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Discovery image of Pallene
Discovery
Discovered by Cassini Imaging Science Team
Discovered on 1 June, 2004
Orbital characteristics [1]
Epoch 20 June 2004 (JD 2453177.5)
Semimajor axis 212,280 ± 5 km
Eccentricity 0.0040
Orbital period 1.153745829 d
Inclination
(to Saturn's equator)
0.1810 ± 0.0014°
Is a satellite of Saturn
Physical characteristics
Mean diameter ≈ 4 km
Mass 1.7 − 7 ×1013 kg[2]
Mean density unknown
Surface gravity unknown
Rotation period synchronous
Axial tilt unknown
Albedo unknown
Atmosphere none

Pallene (pə-lee'-nee, IPA /pəˈliːni/, Greek Παλλήνη) is a very small natural satellite of Saturn lying between the orbits of Mimas and Enceladus.

It was discovered by the Cassini Imaging team led by Carolyn C. Porco in 2004, and given the temporary designation S/2004 S 2. It was actually first seen on August 23, 1981 by Voyager 2 in a single photograph and named S/1981 S 14 and its distance to Saturn was then estimated at 200,000 km. Since it was not visible in other images, its orbit could not be calculated at the time, but recent comparisons have identified it as matching Pallene's orbit [1]. Pallene is also designated as Saturn XXXIII.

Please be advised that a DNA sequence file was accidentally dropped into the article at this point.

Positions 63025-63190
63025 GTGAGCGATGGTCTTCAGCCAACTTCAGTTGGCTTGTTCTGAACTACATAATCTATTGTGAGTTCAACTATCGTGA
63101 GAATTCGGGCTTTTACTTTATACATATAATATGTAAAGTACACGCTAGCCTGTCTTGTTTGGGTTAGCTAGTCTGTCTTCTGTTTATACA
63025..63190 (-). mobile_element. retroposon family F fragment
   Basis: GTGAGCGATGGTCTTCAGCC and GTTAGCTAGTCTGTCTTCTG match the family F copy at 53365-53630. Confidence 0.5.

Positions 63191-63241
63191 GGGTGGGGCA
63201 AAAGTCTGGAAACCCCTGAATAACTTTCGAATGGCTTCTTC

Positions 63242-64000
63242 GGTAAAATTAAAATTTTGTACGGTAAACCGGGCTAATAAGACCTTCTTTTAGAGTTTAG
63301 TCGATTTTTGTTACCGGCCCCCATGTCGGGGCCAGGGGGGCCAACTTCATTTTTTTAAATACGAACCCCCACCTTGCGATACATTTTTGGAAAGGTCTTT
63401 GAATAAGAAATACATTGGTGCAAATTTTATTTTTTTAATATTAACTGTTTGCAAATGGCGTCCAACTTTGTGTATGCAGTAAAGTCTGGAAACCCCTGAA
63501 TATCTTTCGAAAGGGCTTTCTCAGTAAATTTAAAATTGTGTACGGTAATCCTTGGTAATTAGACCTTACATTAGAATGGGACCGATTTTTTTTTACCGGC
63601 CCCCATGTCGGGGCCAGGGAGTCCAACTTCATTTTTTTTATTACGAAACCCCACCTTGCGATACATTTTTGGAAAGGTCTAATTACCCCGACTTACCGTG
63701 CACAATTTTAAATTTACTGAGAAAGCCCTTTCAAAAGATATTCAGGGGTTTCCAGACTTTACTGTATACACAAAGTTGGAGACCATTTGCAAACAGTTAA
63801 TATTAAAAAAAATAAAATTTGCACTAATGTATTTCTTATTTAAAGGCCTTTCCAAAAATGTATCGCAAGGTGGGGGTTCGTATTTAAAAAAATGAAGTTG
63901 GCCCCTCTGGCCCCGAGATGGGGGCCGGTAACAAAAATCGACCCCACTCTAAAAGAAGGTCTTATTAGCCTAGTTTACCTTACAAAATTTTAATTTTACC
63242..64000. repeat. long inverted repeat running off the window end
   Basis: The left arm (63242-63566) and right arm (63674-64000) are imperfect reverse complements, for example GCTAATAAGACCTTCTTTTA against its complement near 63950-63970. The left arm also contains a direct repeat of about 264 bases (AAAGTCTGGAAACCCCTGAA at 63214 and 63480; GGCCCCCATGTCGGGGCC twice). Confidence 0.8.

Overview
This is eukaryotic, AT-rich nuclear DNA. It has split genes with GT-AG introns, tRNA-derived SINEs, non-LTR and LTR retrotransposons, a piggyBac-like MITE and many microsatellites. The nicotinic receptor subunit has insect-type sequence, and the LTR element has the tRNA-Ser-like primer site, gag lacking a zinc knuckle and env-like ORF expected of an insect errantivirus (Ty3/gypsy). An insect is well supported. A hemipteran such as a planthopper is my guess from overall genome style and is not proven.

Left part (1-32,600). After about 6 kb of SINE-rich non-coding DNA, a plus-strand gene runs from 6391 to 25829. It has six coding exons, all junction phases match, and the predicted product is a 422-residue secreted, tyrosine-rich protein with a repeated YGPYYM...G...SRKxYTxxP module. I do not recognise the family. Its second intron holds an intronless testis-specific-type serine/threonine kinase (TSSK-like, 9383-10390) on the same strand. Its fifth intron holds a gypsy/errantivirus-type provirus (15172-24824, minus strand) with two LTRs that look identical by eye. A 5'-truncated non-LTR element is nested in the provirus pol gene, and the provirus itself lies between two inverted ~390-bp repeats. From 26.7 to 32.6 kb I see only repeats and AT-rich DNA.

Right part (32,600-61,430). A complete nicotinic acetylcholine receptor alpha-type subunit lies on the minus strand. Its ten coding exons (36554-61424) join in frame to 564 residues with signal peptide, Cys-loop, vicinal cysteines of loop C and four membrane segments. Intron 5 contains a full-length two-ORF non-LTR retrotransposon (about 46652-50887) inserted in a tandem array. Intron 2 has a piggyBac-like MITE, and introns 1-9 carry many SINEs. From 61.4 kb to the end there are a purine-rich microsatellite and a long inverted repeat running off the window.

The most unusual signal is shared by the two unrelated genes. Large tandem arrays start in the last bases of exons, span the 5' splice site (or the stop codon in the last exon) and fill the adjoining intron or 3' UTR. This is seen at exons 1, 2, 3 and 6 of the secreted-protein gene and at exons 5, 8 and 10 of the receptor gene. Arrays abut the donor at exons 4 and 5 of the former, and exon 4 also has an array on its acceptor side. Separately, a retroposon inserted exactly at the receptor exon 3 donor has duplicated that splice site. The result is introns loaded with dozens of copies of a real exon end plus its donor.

Pallene is visibly affected by a perturbing mean longitude resonance with the much larger Enceladus, although this effect is not as large as the Mimas perturbations on Methone. The perturbations cause Pallene's osculating orbital elements to vary with an amplitude of about 4 km in semi-major axis, and 0.02° in longitude (corresponding to about 75 km). Eccentricity also changes on various timescales between 0.002 and 0.006, and inclination between about 0.178° and 0.184° [1].

The names Methone and Pallene have been provisionally approved by the IAU Division III Working Group for Planetary System Nomenclature. They should be officially approved at the IAU General Assembly in 2006. Pallene was one of the Alkyonides, the seven beautiful daughters of the Giant Alkyoneus.

External links

References

  1. 1.0 1.1 1.2 J.N. Spitale et al (2006). "The orbits of Saturn's small satellites derived from combined historic and Cassini imaging observations". The Astronomical Journal 132: 692.
  2. Based on density 0.5 - 2 g/cm³
... | Methone | Pallene | Polydeuces | ...


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